Kite also supports sending secure group messages, though the workflow is slightly different than it is for direct messaging.  Groups can be defined in Kite, but a group does not have a long-term shared secret associated with it.  When a ticket is requested with a group as the destination, Kite will generate a temporary key that is associated with the group if a current key does not already exist.  This group key is used as the destination’s long-term shared secret.  When a recipient receives a message where the destination is a group, it contacts Kite to request the group key.  Kite will deliver the group key to a group member encrypted using the member’s long-term shared secret.  A group member can then use the group key to access the information needed to derive the keys needed to verify and decrypt the secured group message.

The usage of a temporary group key prevents the need to have a log-term shared secret shared amongst all of the group members.  If a group member becomes compromised, they can be removed from the group in Kite to cut-off access to any future group keys.  Using a short group key lifetime limits the exposure in this situation, and it also doesn’t require changing the shared secret across all group members since a new shared secret will be generated upon expiration.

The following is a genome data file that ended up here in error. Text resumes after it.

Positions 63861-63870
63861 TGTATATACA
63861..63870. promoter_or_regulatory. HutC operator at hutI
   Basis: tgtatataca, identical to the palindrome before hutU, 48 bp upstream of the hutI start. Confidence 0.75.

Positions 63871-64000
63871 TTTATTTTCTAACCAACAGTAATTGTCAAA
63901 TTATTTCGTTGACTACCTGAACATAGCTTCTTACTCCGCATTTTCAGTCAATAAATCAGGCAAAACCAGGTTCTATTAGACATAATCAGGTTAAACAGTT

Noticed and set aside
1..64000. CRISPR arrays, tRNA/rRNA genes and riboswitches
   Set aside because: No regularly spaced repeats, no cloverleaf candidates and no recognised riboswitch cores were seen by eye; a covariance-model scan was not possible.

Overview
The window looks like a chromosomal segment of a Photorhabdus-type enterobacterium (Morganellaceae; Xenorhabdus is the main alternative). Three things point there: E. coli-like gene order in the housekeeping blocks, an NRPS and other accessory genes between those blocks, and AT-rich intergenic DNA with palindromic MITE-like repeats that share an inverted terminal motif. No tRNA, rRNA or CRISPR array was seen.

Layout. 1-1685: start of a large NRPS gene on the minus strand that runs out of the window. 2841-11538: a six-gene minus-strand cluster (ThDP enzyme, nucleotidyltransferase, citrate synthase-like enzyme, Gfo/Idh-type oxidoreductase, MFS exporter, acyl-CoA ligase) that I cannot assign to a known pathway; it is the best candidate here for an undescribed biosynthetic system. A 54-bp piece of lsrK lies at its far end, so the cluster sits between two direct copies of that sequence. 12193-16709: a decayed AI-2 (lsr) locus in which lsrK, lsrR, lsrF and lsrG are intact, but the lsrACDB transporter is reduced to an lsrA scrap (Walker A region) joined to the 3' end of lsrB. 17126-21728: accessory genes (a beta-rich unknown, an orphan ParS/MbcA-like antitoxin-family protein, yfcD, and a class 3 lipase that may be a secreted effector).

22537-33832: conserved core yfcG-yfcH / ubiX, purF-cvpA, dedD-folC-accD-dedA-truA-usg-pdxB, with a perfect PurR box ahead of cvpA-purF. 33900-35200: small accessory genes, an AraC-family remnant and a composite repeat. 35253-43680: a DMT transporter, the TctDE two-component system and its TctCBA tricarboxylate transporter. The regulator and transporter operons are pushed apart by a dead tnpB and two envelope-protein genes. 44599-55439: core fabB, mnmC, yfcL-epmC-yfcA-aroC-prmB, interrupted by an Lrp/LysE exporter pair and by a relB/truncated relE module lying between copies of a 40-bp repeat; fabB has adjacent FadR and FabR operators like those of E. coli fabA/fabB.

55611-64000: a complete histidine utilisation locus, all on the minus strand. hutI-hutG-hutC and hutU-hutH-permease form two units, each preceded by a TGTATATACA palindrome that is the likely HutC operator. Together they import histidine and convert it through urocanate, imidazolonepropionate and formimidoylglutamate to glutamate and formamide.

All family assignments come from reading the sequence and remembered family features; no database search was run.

There is one flaw in the group messaging case that is important to point out.  All members of a group will have access to the same signing and encryption keys once they have received a message.  This allows a group member to impersonate the original sender who requested the keys.  This means one compromised group member is able to send falsified messages to other members within the same group.  This is a limitation due to the use of symmetric cryptography.  It would be possible to improve upon this by using public-key cryptography for message signing.  There is a session scheduled at the Juno design summit to discuss this.

There are a number of areas to look into making future improvements in Kite.  Improving the group messaging solution as mentioned above is an obvious area to investigate.  It would also be a good idea to look into using Barbican to store the long-term shared secrets.  There have been brief discussions around adding policies to Kite to be able to restrict which parties are allowed to request tickets for certain recipients.

Kite is currently being implemented as a standalone service within the Key Management (Barbican) project.  Patches are landing, and hopefully we get to something initially usable in the Juno timeframe.  To utilize Kite, changes will also be needed in oslo.messaging.  An ideal way of dealing with this would be to allow for “message security” plug-ins to Oslo.  A Kite plug-in would allow services to use Kite for secure messages, but other plug-ins can be developed if alternate solutions come along (such as a public-key based solution as mentioned above).  This would allow Oslo to remain relatively static in this area as capabilities around secure messaging change.  There is a lot that can be done around secure messaging, and I think that Kite looks like a great step forward.

Leave a Reply

Your email address will not be published. Required fields are marked *

You may use these HTML tags and attributes: <a href="" title=""> <abbr title=""> <acronym title=""> <b> <blockquote cite=""> <cite> <code> <del datetime=""> <em> <i> <q cite=""> <strike> <strong>